January 2019

Global Voices: Community Is the Gamechanger

Created by:

Thebisa Chaava, Community Engagement & Mobilization Senior Technical Officer

Topics:

Community Mobilization; General

Thebisa Chaava

I grew up in Zambia—in Choma, a little town. The first time I heard about HIV was in 1986—when I was 27. I was riding on a bus and I saw an article in the newspaper about a new disease in the U.S. that was affecting gay people—and I remember thinking how strange and how far away.

HIV Happened to All of Us

I never really decided to get involved with the HIV epidemic. HIV just happened to me … and to all of us.

Back when I was graduating from college, we were all so excited. We were thinking that we’ll get married and get our houses and have our kids and go for holidays. But HIV/AIDS changed all that. From my graduating class of 12 social workers, we lost at least five to HIV.

In 1985, before I was even aware of HIV, 845 people died from AIDS-related causes in Zambia. By 2005, more than 95,000 people were dying each year. There was no treatment for HIV during the first two decades of the epidemic. Even if we had the money to put people on treatment, we didn’t have the drugs.

It was a very dark time.

There was no treatment for HIV during the first two decades of the epidemic…It was a very dark time.

 

“When I read about HIV, I remember thinking how strange and far away.”

A Community-based Response

Before the HIV epidemic hit, I was working as a hospital social worker with people living with leprosy. When the number of HIV diagnoses started to rise, I was the member of the team charged to come up with a response. We expected that we would be flooded with people. All of our hospital beds would be taken up with people living with HIV. Because there was no treatment in sight, we knew that an HIV diagnosis was terminal. We would just be counting time, waiting for someone to die.

So we brainstormed and came up with a home-based care and community counseling plan. When people were diagnosed, we would counsel them and release them to their homes. We would support the family, helping them with nursing skills and providing pastoral care and psychosocial support.

People were scared, and communities isolated people who contracted HIV. We had to go into the communities and explain how difficult it is to catch HIV—that you don’t have to fear contracting HIV from nursing care or feeding people.

We were able to engage the community and have a very strong response. Still, it was a very difficult time. I remember going out to do home-based care for seven or eight patients and discovering that three or four of them had died since the last visit.

Now We Have Time to Celebrate Life

Eventually, international assistance and affordable antiretroviral treatment reached Zambia. In 2001, the Elizabeth Glaser Pediatric AIDS Foundation (EGPAF) began working alongside the Zambia Ministry of Health and a host of other nongovernmental organizations. In 2004, HIV programs were significantly bolstered by the U.S. President’s Emergency Plan for AIDS Relief (PEPFAR).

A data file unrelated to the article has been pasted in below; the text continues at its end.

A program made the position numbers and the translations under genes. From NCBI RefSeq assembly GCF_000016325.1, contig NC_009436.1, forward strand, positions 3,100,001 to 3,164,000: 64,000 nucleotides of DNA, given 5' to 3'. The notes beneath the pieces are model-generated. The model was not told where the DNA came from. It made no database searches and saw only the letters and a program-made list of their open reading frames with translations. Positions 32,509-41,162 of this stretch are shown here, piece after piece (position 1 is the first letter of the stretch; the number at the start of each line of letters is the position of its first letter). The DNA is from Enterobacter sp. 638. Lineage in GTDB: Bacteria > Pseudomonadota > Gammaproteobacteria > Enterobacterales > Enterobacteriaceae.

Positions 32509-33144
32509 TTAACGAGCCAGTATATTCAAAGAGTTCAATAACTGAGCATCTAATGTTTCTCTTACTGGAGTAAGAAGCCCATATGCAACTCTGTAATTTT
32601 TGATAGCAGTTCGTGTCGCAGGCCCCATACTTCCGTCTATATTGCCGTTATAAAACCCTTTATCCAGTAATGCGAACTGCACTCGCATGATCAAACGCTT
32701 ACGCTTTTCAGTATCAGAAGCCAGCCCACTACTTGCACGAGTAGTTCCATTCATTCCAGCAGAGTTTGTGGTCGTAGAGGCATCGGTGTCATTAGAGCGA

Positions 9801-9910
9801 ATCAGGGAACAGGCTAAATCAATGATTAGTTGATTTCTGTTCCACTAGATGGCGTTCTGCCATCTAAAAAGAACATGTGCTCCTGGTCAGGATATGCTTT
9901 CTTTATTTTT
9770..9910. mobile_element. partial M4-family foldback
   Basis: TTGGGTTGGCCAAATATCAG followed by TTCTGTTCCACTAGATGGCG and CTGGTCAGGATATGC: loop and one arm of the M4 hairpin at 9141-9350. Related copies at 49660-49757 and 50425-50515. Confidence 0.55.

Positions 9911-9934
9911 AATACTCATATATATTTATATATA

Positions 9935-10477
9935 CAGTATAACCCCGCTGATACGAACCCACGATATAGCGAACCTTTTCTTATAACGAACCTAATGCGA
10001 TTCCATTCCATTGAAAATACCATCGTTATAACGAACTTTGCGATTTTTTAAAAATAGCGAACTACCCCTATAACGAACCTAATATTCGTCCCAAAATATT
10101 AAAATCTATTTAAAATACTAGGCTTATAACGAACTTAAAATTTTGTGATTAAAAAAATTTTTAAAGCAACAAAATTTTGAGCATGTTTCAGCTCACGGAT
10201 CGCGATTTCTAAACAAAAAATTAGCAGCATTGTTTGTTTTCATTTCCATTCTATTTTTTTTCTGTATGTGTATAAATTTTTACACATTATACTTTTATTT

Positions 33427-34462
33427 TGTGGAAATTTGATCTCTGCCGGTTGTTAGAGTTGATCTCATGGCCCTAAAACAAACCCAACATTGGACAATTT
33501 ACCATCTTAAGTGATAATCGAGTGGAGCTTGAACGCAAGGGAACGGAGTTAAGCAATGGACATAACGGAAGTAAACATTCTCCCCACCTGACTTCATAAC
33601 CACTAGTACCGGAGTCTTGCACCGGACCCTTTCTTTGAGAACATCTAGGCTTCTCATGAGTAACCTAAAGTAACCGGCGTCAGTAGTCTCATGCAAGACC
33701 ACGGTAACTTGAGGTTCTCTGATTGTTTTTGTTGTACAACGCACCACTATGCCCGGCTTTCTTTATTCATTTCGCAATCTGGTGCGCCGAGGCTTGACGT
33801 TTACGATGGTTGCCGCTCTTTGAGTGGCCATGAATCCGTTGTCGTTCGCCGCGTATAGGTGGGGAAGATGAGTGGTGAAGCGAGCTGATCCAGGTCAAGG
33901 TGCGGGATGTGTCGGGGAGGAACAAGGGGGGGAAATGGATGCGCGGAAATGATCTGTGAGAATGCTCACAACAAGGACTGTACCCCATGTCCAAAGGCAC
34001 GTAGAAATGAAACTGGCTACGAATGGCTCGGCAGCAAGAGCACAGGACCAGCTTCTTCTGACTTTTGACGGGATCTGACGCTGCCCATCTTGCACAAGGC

PEPFAR has really meant the difference of life and death for all of us. Today, 75 percent of people living with HIV in Zambia are on HIV treatment.

In fact, I have HIV-positive siblings who are on antiretroviral drugs and are doing very well. They’re working. They’re raising their families. But if it had not been for the intervention of PEPFAR, I would have attended numerous funerals and been responsible for raising ten orphans.

Now we have time to celebrate life.

“From my graduating class of 12 social workers, we lost at least five to HIV.”

We Cannot Relax

I am a senior technical officer supporting EGPAF’s Community Engagement and Mobilization—which means working with the groups of people whom we serve through our health programs.

In my work, I often interact with children and adolescents living with HIV. As a mom, it’s difficult for me to think that these young people have to take medicine for the rest of their lives. But I’m also encouraged when I see the hope that these kids have. They don’t have a death sentence hanging over their heads. They have a life ahead of them. A normal life.

However, despite breathtaking progress, we cannot relax. In 2017, 16,000 people died from AIDS-related causes in Zambia. The number of new HIV infections in Zambia has not significantly declined in recent years. People still get infected with HIV every day, and there’s still stigma.

Children in Malawi who are living with HIV receive psychosocial counseling and peer support through a teen club. Photo: Eric Bond/EGPAF 2017
Paolo Kenias is a volunteer in Malawi who connects his community to HIV services. Photo: Eric Bond/EGPAF 2017

Community is the gamechanger

Even with all of the clinical breakthroughs, if we don‘t do our community work right—if we do not promote pro-health norms in communities, if people living with HIV do not take their medication—the breakthroughs will come to nothing.

Even if EGPAF were not paying me, I’d still do community engagement—because that’s where the answer lies.

Even if EGPAF were not paying me, I’d still do community engagement—because that’s where the answer lies.